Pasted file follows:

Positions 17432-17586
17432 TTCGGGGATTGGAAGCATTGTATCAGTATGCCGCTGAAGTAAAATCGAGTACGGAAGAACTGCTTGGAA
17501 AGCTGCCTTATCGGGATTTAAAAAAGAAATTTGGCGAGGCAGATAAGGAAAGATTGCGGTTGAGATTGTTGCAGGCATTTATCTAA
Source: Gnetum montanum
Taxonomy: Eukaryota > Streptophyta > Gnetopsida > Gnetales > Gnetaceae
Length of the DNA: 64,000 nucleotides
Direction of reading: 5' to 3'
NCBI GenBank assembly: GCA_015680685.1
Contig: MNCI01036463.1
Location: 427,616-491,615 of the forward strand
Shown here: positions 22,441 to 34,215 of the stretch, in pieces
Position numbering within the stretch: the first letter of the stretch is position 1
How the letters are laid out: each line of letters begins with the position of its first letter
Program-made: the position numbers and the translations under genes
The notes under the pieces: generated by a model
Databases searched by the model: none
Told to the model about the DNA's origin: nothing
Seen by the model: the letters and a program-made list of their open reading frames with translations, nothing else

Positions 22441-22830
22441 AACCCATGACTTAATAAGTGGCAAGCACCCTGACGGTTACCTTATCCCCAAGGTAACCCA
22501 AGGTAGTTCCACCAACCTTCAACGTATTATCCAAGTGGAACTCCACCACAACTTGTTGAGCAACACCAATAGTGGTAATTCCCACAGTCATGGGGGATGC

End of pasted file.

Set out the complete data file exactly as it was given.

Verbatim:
Positions 17432-17586
17432 TTCGGGGATTGGAAGCATTGTATCAGTATGCCGCTGAAGTAAAATCGAGTACGGAAGAACTGCTTGGAA
17501 AGCTGCCTTATCGGGATTTAAAAAAGAAATTTGGCGAGGCAGATAAGGAAAGATTGCGGTTGAGATTGTTGCAGGCATTTATCTAA
Source: Gnetum montanum
Taxonomy: Eukaryota > Streptophyta > Gnetopsida > Gnetales > Gnetaceae
Length of the DNA: 64,000 nucleotides
Direction of reading: 5' to 3'
NCBI GenBank assembly: GCA_015680685.1
Contig: MNCI01036463.1
Location: 427,616-491,615 of the forward strand
Shown here: positions 22,441 to 34,215 of the stretch, in pieces
Position numbering within the stretch: the first letter of the stretch is position 1
How the letters are laid out: each line of letters begins with the position of its first letter
Program-made: the position numbers and the translations under genes
The notes under the pieces: generated by a model
Databases searched by the model: none
Told to the model about the DNA's origin: nothing
Seen by the model: the letters and a program-made list of their open reading frames with translations, nothing else

Positions 22441-22830
22441 AACCCATGACTTAATAAGTGGCAAGCACCCTGACGGTTACCTTATCCCCAAGGTAACCCA
22501 AGGTAGTTCCACCAACCTTCAACGTATTATCCAAGTGGAACTCCACCACAACTTGTTGAGCAACACCAATAGTGGTAATTCCCACAGTCATGGGGGATGC